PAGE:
It’s also a question of how to build matrices, and how to separate the elements of a row within a matrix. To demonstrate using row vectors:

```
julia> ([1-2+3], [1 -2+3], [1 -2 +3], [1- 2+ 3])
([2], [1 1], [1 -2 3], [2])
```

Add a comma and it throws an error:

```
julia> [1 -2 +3,]
ERROR: syntax: unexpected comma in array expression
```

similarly,

```
julia> [1 -2, +3]
ERROR: syntax: missing separator in array expression
```

This is because commas are used only for building one-dimensional arrays, i.e. column `Vector`

s, and that’s incompatible with matrices and other multidimensional arrays.

To do arithmetic on elements of the vector, spaces around the operator must be symmetric:

```
julia> [1-2, +3]
2-element Vector{Int64}:
-1
3
julia> [1 - 2, +3]
2-element Vector{Int64}:
-1
3
```

(more precisely, if there’s space on the left-side of the operator, then if there is no space on the right-side of the operator it will not be treated as a binary operator but instead as a unary operator.)

To build a higher-dimensional array such as a matrix, use semicolons or newlines:

```
julia> [1 -2 +3; -4 +5 -6]
2×3 Matrix{Int64}:
1 -2 3
-4 5 -6
```

In this expression, it becomes perfectly clear why these parsing rules work this way.

You can also build a column vector using semicolons or newlines instead of commas, because column vectors are just the tiniest subset of multi-dimensional arrays:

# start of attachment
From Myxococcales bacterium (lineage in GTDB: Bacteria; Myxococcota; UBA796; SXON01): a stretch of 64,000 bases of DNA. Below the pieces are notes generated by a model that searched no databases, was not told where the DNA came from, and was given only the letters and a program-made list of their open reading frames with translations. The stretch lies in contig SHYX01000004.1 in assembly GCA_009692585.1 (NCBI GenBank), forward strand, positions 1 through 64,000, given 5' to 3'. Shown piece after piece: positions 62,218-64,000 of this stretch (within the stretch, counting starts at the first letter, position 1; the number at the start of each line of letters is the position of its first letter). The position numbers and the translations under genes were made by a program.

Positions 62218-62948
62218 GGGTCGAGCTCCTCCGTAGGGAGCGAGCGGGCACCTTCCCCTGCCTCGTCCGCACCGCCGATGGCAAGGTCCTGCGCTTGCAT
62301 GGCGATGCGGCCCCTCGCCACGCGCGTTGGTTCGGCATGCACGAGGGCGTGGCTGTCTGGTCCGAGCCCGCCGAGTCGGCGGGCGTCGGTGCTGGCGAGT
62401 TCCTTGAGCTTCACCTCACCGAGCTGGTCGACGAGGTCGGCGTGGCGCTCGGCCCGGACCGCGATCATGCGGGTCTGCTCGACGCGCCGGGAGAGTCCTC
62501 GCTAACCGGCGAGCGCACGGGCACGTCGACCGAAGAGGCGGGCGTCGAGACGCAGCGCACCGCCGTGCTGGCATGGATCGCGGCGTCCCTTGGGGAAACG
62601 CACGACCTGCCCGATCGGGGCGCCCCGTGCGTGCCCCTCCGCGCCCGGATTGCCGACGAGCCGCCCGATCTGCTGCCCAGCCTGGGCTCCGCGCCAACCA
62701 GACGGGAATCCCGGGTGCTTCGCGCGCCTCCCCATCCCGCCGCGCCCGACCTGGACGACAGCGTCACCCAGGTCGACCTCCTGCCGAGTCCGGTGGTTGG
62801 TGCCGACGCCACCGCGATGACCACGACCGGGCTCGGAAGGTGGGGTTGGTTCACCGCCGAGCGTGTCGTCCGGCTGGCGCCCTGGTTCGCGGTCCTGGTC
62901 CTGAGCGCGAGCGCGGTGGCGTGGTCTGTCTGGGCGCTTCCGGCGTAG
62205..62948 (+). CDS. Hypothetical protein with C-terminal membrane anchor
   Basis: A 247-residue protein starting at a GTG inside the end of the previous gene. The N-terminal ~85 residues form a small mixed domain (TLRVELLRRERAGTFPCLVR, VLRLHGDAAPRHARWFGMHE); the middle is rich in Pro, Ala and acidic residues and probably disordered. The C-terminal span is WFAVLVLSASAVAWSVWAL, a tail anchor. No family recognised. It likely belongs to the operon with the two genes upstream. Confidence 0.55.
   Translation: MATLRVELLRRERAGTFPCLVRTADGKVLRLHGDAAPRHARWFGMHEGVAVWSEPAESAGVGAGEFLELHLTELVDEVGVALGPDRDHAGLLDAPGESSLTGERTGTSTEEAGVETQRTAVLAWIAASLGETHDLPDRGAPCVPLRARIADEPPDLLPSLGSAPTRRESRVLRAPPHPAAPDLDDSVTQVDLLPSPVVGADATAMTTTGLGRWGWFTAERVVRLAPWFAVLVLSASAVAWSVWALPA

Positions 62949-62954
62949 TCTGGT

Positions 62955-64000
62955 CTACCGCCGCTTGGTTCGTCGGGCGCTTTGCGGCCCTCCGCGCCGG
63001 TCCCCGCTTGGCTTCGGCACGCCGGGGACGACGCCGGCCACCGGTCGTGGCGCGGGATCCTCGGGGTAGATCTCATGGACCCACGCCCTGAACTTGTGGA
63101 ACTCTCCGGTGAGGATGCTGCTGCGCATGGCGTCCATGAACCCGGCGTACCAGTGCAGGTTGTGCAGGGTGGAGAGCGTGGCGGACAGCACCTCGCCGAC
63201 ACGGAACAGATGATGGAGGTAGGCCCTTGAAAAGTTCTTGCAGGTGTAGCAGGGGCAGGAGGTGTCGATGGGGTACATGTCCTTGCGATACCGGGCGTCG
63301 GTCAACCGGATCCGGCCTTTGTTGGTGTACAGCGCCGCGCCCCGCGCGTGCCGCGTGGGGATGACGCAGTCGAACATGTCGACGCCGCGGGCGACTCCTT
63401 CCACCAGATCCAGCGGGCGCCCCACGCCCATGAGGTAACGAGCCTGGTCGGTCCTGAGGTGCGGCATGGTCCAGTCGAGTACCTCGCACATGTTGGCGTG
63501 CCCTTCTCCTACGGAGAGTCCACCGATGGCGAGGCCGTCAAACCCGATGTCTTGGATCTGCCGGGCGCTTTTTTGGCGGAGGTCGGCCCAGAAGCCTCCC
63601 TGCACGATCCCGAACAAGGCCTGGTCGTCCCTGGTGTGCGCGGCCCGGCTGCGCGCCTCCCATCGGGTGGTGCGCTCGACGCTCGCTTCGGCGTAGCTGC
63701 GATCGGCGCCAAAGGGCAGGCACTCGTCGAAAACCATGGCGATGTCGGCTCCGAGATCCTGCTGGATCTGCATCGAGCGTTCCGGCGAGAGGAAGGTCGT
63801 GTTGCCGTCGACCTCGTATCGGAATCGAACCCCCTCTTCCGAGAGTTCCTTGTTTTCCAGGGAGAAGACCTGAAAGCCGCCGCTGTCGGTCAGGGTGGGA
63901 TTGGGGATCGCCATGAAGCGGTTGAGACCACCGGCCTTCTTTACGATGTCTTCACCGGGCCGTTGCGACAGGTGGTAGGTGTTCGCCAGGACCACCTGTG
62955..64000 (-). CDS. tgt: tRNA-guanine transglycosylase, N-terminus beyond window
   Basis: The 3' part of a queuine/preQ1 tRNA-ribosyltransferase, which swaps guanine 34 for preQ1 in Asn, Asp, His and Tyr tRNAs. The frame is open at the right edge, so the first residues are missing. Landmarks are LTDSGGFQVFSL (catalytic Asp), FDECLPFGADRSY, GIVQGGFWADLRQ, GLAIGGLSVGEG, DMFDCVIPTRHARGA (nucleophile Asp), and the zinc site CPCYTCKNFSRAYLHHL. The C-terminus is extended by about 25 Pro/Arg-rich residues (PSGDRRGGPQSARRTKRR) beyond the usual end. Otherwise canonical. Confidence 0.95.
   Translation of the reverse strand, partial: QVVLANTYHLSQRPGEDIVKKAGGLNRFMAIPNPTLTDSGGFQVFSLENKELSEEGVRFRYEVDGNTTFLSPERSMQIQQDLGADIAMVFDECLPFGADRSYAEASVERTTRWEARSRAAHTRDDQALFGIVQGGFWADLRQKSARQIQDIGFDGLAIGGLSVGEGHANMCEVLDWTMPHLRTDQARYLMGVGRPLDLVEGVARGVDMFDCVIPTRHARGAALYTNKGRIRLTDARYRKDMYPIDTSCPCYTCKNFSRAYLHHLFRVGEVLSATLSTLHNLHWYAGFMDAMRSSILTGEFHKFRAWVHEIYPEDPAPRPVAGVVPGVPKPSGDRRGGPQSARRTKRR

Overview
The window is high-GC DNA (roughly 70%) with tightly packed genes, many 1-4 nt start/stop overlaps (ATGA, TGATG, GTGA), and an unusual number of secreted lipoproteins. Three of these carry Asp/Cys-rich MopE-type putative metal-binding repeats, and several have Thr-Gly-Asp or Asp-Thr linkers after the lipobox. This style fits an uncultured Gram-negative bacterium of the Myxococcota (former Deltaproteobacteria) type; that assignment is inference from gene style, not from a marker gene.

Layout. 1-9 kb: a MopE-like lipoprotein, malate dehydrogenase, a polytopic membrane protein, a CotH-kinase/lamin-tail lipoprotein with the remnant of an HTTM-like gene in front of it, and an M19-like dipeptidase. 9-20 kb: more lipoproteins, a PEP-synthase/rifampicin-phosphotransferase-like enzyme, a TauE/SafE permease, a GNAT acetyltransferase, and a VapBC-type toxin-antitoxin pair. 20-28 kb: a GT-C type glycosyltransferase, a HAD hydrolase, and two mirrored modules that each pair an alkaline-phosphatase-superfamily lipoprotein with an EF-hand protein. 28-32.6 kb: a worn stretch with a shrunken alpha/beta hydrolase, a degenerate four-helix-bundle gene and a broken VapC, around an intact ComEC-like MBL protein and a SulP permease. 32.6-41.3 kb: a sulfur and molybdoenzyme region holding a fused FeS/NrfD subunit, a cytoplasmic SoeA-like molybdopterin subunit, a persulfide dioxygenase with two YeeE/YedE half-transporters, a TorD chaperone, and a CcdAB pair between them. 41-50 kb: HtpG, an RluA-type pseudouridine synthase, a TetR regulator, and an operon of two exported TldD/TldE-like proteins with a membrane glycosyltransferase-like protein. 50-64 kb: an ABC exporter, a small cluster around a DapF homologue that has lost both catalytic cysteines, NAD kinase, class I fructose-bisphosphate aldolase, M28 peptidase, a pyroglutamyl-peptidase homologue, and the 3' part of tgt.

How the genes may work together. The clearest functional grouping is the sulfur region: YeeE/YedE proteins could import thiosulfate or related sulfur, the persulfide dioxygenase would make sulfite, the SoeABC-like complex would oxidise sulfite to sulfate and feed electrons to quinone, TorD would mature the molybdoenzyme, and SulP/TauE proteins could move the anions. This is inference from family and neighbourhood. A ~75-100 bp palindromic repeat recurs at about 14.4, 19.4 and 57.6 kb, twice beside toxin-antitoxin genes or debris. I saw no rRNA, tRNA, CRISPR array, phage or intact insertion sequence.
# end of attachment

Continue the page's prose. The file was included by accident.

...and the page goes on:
```
julia> [1; 2; 3]
3-element Vector{Int64}:
1
2
3
```

let’s do some arithmetic:

```
julia> [1+1; 2+2; 3+3]
3-element Vector{Int64}:
2
4
6
```

But add funny spaces around elements, and you can get an error:

```
julia> [1+1; 2 +2; 3+3]
ERROR: ArgumentError: argument count does not match specified shape (expected 3, got 4)
```

Julia’s parser is very clever for this specific reason—within the bounds of `[]`

, it’s assumed that expressions will be space-delimited for matrix-building, and so parsing rules needed to be made to handle this. And then, similar parsing rules are applied when we call macros without parentheses because we’re using spaces again as a separater between arguments.

It’s just something to be mindful of; you’ll run into it sooner or later anyway, either when building arrays or when calling macros, so it’s best to just adopt habits of symmetrical whitespace around operators. Symmetrical whitespace is a good habit anyway for code legibility.

Note that these considerations *only apply to plus and minus*, which are the only operators which can either be binary or unary; other operators don’t act like this:

```
julia> ([1/2*3], [1 /2*3], [1 /2 *3], [1/ 2* 3])
([1.5], [1.5], [1.5], [1.5])
```

Best to adopt good whitespace habits anyway.

**Edit:**

Note that it could have been decided, instead of having whitespace-dependent rules for when `+`

and `-`

would become unary operators, to simply wrap expressions in parentheses within matrices:

```
julia> [1 (-2) (+3)]
1×3 Matrix{Int64}:
1 -2 3
```

Then there would be no room for confusion surrounding this topic, neither within arrays nor in macro calls.

However, building large matrices would become a pain. Julia’s creators, being math-centric folks who love matrices, chose to prioritize succinctness in matrix building even though it calls for some context-dependent whitespace-dependent parsing rules.

I’m partial to math myself (after all, math is the closest thing we have to a universal language), so I can’t fault them for that. But it does demonstrate quite nicely how decisions in a language design will necessarily revolve around the priorities of its authors.